- by Dr Alok B S
- 1 Shares
- Jun 16 2017
Bionic Eyes-The new research-What is it and how does it work?
The retina at the back of the eye contains light identifying cells called photoreceptors. These cells transform light energy into electrical energy, which is transferred to the brain via various layers of retinal nerve cells. In many forms of blindness, such as retinitis pigmentosa and age related macular degeneration, the photoreceptors die but leave the other nerve cells unharmed. While those nerve cells cannot identify light themselves, they can respond to electrical trigger.
A bionic eye is fabricated from a formation of stimulating electrodes. The arrangement is placed onto the retina in the eye and fed signals from a digital camera. Digital cameras work by transforming light at each pixel in their sensor formation or arrangement into electrical signals that study the brightness of the light. These signals are then used to create an image on a display at the rear of the camera. Generally sighted people then detect that image using their eyes.
In a bionic eye, we escape the visual exhibit and send the electrical signals from each pixel in the camera to the arrangement of stimulating electrodes located on the eye. When placed into the eye of a visually impaired patient, the electrodes trigger the nerve cells that would normally acquire input from the absent photoreceptors. The nerve cells have no sense that the electrical triggers they are experiencing is coming through a man-made electrode formation: they understand the signals as if they were coming from normal photoreceptors. As an outcome, they send the details to the brain, which in turn experiences a sequence of electrical signals that duplicates those experienced via the naturally functioning eye.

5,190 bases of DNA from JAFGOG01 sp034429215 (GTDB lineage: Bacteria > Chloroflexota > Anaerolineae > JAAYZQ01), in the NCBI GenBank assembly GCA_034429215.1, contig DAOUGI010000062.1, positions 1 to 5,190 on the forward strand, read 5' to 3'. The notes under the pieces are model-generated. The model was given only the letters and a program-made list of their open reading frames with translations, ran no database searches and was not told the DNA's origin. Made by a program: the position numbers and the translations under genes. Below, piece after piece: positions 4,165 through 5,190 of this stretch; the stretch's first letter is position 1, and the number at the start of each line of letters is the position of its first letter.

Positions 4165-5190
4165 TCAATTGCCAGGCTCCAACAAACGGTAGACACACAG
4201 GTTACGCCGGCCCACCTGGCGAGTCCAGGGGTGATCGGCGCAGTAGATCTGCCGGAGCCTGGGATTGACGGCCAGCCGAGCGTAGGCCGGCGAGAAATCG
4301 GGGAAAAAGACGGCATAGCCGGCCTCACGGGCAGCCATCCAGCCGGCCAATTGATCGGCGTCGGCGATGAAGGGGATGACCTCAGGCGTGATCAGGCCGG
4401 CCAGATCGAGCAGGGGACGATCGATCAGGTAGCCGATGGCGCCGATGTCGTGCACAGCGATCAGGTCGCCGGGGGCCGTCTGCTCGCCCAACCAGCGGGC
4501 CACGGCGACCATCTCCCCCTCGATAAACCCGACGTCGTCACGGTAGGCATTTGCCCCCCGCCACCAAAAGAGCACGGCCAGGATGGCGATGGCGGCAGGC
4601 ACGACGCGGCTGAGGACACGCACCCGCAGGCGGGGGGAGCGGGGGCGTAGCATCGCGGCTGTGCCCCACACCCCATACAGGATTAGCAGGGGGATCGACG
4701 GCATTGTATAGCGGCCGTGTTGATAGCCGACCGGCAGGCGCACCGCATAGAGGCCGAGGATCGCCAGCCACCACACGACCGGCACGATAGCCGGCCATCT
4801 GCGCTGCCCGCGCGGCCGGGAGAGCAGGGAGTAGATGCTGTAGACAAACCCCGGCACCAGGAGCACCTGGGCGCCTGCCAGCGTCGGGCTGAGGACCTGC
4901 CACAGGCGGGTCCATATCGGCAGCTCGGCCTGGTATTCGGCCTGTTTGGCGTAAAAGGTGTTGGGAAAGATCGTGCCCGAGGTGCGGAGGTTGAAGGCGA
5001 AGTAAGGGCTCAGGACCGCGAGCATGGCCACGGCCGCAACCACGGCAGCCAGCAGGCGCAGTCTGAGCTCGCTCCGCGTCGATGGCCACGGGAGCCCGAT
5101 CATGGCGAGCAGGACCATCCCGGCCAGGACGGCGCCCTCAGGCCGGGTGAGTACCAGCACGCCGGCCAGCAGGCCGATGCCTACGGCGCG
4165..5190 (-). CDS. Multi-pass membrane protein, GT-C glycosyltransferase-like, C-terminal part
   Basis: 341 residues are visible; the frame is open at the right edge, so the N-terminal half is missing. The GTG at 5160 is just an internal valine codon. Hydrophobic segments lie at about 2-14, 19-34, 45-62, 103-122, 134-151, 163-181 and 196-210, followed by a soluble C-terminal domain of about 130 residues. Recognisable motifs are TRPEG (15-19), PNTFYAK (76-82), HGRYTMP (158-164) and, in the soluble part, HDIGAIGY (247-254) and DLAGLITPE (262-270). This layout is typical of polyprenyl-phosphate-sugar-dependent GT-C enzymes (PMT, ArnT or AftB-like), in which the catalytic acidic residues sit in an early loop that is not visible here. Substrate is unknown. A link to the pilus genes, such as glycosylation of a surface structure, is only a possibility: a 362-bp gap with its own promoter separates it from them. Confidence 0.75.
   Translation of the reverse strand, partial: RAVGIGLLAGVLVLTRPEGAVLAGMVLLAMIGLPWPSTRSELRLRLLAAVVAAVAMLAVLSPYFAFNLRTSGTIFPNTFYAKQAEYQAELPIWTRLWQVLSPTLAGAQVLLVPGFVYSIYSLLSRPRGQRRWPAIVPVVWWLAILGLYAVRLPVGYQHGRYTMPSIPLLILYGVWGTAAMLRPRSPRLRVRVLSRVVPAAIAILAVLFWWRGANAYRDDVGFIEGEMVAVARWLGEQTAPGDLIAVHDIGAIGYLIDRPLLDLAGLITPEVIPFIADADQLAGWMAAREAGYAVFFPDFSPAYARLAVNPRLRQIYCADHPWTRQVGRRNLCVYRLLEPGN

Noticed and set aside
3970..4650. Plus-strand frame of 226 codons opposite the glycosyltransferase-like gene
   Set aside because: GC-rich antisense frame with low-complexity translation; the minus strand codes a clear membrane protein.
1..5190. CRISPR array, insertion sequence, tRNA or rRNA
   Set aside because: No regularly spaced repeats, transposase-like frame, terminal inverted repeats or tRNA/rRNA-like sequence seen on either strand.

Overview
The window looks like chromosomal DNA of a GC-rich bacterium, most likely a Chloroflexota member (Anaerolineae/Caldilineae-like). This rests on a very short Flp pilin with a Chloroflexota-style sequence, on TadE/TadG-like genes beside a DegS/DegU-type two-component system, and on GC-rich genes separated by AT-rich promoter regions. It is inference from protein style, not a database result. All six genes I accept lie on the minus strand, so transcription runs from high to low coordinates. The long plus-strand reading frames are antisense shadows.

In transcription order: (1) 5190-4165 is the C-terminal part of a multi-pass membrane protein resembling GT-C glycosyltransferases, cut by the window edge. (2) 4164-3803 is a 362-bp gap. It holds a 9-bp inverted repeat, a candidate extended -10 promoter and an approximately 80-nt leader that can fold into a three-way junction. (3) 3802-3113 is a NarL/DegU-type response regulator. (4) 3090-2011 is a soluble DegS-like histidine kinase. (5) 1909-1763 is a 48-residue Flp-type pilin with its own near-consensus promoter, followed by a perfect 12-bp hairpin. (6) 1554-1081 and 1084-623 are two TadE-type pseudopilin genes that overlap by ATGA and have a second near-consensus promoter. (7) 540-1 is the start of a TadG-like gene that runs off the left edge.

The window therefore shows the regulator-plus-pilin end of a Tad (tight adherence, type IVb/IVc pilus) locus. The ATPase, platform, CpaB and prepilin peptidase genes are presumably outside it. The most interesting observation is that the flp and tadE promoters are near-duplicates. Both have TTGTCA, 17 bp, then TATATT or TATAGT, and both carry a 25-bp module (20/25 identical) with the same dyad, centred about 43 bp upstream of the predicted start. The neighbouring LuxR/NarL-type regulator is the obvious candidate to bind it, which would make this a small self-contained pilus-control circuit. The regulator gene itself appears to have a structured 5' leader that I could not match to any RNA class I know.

Of course, this process is complicated and evolution of bionic eyes is technically taxing. Crucially, it requires a large proportion of knowledge about the retina and about how prosthetic tools cooperate with the retina. Most significantly, the research requires us to comprehend how the retina responds to inserted electrical charge. Not amazingly, in the last few decades’ vision scientists have been concentrated on understanding how photoreceptors and visual nerve cells react to light: most study has been focused on understanding normal visual function. Only in recent years, with the possibility of developing bionic eyes, have the electrical effects of the retina become a topic of engrossment to scientists.
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